James Best, Sheriff Rosco P. Coltrane, has passed away. Rather than mourn his passing, I choose to celebrate his long, amazing life. And to do that, I’ve spent the day recalling all the fond memories I have of him, as I’m sure many of you have also done. I was fortunate to have a unique personal relationship with Jimmie. I have Craig Byrne to thank for that. He told Jimmie about this little website I ran dedicated to the Hazzard County Sheriff’s Department (which later became this site). Jimmie visited it, liked what he saw, and sent me an email on June 5, 1996. Yes, I marked the date. What fan wouldn’t?
It’s hard to condense a friendship down to a blog post, but I’ll do my best to share my best memories of the man. I first met Jimmie in person on the set of the first Dukes of Hazzard reunion, along with Craig Byrne. We were his guests. Upon seeing me, before he even spoke, Jimmie gave me a huge bear hug. He was a great hugger and that was the first of many I’d get over the years. Craig and I spent a most amazing and surreal day with “Rosco P. Coltrane” and the rest of the cast. Jimmie was a consummate professional and we got to see that first hand on the set. We also enjoyed several personal moments with him while we were there. I think one that stuck out the most for both of us was when “Rosco” stole Craig’s french fries at lunch in the WB commissary. In Craig’s words, “Holy $***! Rosco just stole my french fry.” It was hysterical. That’s a word I have used multiple times today when sharing stories about Jimmie with friends. Jimmie was hysterically funny. He loved making people laugh. He loved having a good time.
You’d think you couldn’t top a day on set with Jimmie as the best time ever, but you’d be wrong. My best memory of Jimmie involves a day fishing on the St. John’s River. As we left the marina, the livewell was seriously overflowing. I propped my feet up on the side of the boat, out of the growing puddle of water on the bottom, and tried to get Jimmie’s attention. “Hey, Jimmie? Uhh, Jimmie?” But with the engine noise and the fact he had hearing loss (from WWII), I had to start yelling. He finally turned around and it was a total “Rosco” moment. “Wooo gee!” It was hilarious. He fixed everything up and got the pump going to drain the livewell. He was laughing at me “Here we are sinking in gator infested waters and you’re all non-chalant.” “Well,” I told him, “I don’t have to outswim the gator. I only have to outswim you. I’m pretty sure I can do that.” We spent the day trading stories and jokes and not catching much in the way of fish at all. In fact, the only thing I caught was an old net attached to an anchor. Having nothing to show for our day, I decided we should pose with it as if it were a prize catch and Jimmie obliged.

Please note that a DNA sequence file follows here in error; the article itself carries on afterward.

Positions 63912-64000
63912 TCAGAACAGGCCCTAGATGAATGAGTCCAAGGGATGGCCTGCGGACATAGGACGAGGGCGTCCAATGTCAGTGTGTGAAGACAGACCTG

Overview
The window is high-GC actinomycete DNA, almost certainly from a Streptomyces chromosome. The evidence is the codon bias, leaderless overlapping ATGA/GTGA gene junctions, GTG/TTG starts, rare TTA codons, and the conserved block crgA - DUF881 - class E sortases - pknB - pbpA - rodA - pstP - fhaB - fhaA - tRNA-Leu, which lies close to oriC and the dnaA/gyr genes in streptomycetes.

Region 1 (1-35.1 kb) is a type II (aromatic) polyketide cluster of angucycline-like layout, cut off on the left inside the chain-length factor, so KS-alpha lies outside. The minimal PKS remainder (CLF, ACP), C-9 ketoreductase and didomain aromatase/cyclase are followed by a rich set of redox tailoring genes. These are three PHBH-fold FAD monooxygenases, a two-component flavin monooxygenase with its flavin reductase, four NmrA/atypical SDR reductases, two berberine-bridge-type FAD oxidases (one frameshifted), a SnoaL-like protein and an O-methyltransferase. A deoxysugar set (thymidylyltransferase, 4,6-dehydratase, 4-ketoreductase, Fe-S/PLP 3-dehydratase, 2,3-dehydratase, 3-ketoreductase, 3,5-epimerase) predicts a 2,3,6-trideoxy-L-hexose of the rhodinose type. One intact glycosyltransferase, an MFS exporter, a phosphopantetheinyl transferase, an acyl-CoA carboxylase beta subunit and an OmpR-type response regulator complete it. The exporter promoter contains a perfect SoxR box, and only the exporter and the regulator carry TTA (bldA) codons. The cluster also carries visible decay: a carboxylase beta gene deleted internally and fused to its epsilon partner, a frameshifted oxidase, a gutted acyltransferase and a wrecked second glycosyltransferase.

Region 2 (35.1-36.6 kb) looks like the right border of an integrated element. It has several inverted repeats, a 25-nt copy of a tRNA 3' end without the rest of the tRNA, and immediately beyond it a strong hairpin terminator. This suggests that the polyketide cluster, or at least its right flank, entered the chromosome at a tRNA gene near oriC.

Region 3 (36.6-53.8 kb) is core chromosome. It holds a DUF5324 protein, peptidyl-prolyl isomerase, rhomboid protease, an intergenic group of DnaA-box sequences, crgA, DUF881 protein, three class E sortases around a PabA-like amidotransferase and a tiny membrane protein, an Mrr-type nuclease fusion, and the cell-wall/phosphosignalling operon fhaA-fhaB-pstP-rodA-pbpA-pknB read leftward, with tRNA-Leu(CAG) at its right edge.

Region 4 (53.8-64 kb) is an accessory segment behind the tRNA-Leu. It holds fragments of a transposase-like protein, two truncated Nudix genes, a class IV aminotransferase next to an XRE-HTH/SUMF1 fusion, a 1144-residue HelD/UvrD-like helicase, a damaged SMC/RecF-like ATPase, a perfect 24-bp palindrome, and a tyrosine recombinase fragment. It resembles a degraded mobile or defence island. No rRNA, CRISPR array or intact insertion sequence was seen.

Jimmie wasn’t funny all the time. He had a serious side as well. We had many private, serious moments, which I won’t talk about here, because, well, they were private. We discussed the mysteries of life, spiritual matters, medical issues, “what ifs”, and even death. He told me that some of the things he shared with me, he’d never told anyone else before. Because of that, I cherish these moments even more than the fun times. I remember spending many hours consoling him after the death of one of his beloved beagles. I calmed him down many times when he’d lose his cool. We shared a unique connection.
As I give Craig credit for my friendship with Jimmie, I have to give credit to Jimmie for bringing me together with my best friend, my husband. It was our mutual love of Rosco that brought us together and when my husband finally got to meet Jimmie, we told him just that.
There have been so many great memories swirling around in my head today, stories from Jimmie’s days in Hollywood, tales from WWII, personal moments. It’s hard to put them all down in one blog post. Perhaps, I shouldn’t even try. Perhaps I should just continue to share the good times as they occur to me. A lot of them are already documented on the site here.
Some short, sweet remembrances:
– Spending Jimmie’s 75th birthday with him at his home and seeing video greetings to him from Paul Newman and Burt Reynolds
– Watching Jimmie compete in a fast draw competition and coming in second with an unbelievable time of 4/10ths of a second. (He was about 70 at the time.)
– Playing Call of Duty together. When we played co-op and had to go up stairs in a building where we knew the enemy was, I’d always say “Age before beauty” and he’d counter with another funny line. Inevitably, he’d try chucking a grenade upstairs only to have it bounce back and kill us both. LOL!
– On the reunion set, on a break from a photo shoot, Jimmie did a hilarious bump and grind that had all of us nearly on the ground from laughter.
– During the second reunion, when Sonny was backing the car out of the camp site, he ran into the tent and nearly took it down. Without missing a beat or breaking character, Jimmie yelled “Enos! You dipstick!” The whole set erupted in laughter.
You’ll be missed by so many, Jimmie. Rest In Peace.
You can ready Jimmie’s obituary here.
This Christmas, Hallmark gives a nod to our favorite classic tv show, The Dukes of Hazzard, with a keepsake ornament of the General Lee. The size of the ornament is about 1:64 scale and features the General Lee jumping through a barrier resembling a barn door with “The Dukes of Hazzard” emblazoned across it. As you can see, the wood covers the flag, but the flag is there, we checked. We already have ours and will be putting it on the tree this weekend. You can get yours at Amazon.com.